“If I devote myself to training for this thing, there’s just no way I can be feeling like this anymore at the end of this process,” he says.

His competitive nature can be traced back to the time he tripped in a muddy ditch at the beginning of a cross country race in the tenth grade. His shoe became lodged in the sludge. After a brief moment of disbelief, he carried on and finished the race in his sock, which he kept as a souvenir for years.

With help from his mother, Sanders bought a bike and signed himself up for an Ironman race. It was incredibly daring considering his physical and mental state.

When it came to training, Sanders was learning as he went. The running came naturally. As for the other aspects of the race, he had taken swimming lessons as a child and used to ride his BMX bike to school. That was it.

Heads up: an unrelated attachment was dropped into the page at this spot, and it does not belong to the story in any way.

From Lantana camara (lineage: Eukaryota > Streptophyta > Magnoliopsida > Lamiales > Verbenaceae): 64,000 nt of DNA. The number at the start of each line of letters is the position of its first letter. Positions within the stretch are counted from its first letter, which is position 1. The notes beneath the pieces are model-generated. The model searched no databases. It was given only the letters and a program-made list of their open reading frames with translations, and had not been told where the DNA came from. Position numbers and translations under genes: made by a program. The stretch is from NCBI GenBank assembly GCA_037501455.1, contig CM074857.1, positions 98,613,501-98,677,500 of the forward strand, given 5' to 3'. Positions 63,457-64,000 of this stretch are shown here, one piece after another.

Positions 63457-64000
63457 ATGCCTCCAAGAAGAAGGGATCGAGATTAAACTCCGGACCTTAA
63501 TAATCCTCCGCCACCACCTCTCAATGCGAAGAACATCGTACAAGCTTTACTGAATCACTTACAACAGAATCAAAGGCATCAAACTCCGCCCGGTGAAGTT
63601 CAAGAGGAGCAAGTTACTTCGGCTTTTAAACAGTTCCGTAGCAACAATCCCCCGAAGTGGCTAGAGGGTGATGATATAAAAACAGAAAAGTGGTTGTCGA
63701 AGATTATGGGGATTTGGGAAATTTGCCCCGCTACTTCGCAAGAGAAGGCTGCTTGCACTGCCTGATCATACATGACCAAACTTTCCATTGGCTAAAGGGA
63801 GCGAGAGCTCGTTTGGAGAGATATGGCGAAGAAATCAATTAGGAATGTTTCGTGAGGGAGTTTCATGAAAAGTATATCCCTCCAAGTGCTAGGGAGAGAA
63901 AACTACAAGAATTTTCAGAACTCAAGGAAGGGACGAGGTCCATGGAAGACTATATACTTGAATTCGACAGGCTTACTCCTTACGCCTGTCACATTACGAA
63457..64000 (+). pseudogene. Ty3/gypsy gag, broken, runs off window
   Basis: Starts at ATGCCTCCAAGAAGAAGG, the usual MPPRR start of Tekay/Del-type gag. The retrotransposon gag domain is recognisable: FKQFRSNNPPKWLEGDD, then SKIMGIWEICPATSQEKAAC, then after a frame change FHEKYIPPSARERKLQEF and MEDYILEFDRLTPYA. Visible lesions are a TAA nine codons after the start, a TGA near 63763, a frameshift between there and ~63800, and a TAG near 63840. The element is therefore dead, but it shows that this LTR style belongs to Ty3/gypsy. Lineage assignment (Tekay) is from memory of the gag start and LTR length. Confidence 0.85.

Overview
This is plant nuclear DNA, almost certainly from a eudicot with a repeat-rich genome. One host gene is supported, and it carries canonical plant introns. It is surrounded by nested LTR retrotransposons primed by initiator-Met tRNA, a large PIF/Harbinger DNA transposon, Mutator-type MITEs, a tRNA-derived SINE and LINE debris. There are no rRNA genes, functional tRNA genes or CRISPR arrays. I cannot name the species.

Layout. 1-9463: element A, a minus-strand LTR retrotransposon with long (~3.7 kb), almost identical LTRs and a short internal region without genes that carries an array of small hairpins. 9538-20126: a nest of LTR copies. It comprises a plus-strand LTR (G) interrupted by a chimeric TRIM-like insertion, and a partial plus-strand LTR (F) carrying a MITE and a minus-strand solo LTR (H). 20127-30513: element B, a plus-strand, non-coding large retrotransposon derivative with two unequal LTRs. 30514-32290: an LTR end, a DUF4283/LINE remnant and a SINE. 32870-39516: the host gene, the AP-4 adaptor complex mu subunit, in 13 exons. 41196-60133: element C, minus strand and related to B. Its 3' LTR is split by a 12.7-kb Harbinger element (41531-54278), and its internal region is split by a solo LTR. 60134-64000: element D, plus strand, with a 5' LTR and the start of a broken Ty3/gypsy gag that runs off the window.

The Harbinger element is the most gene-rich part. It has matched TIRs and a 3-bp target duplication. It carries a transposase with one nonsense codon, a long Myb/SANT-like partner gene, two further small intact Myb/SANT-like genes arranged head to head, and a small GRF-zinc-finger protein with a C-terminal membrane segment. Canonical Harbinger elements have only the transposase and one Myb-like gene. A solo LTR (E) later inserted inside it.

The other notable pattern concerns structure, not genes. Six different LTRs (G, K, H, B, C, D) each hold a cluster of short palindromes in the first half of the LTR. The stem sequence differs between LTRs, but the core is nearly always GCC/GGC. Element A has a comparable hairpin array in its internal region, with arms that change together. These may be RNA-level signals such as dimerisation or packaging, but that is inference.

After ten months of staying mostly clean — there were a couple of brief relapses — and a ruthless conditioning schedule, Sanders completed his first Ironman in Louisville, Kentucky in August of 2010. The feeling of that accomplishment still motivates him today.

“It was just this feeling of, ‘Wow, I achieved that.’ If I could do that, I could do anything,” he says. “I’ve been allowing that feeling to percolate ever since.”

Since then, the Canadian has managed to put himself comfortably in the conversation with the top Ironman competitors in the world. His list of accomplishments is growing by the year.

In 2013, he competed in and won his first professional race, defeating Andreas Raelert, who in 2011, set the world record for an Ironman.

Over the last few years, Sanders has battled with one of the all-time great Ironman triathletes. He considers Olympic gold medalist and two-time Ironman world champion Jan Frodeno one of his heroes and even had a poster of him on the wall of his training room.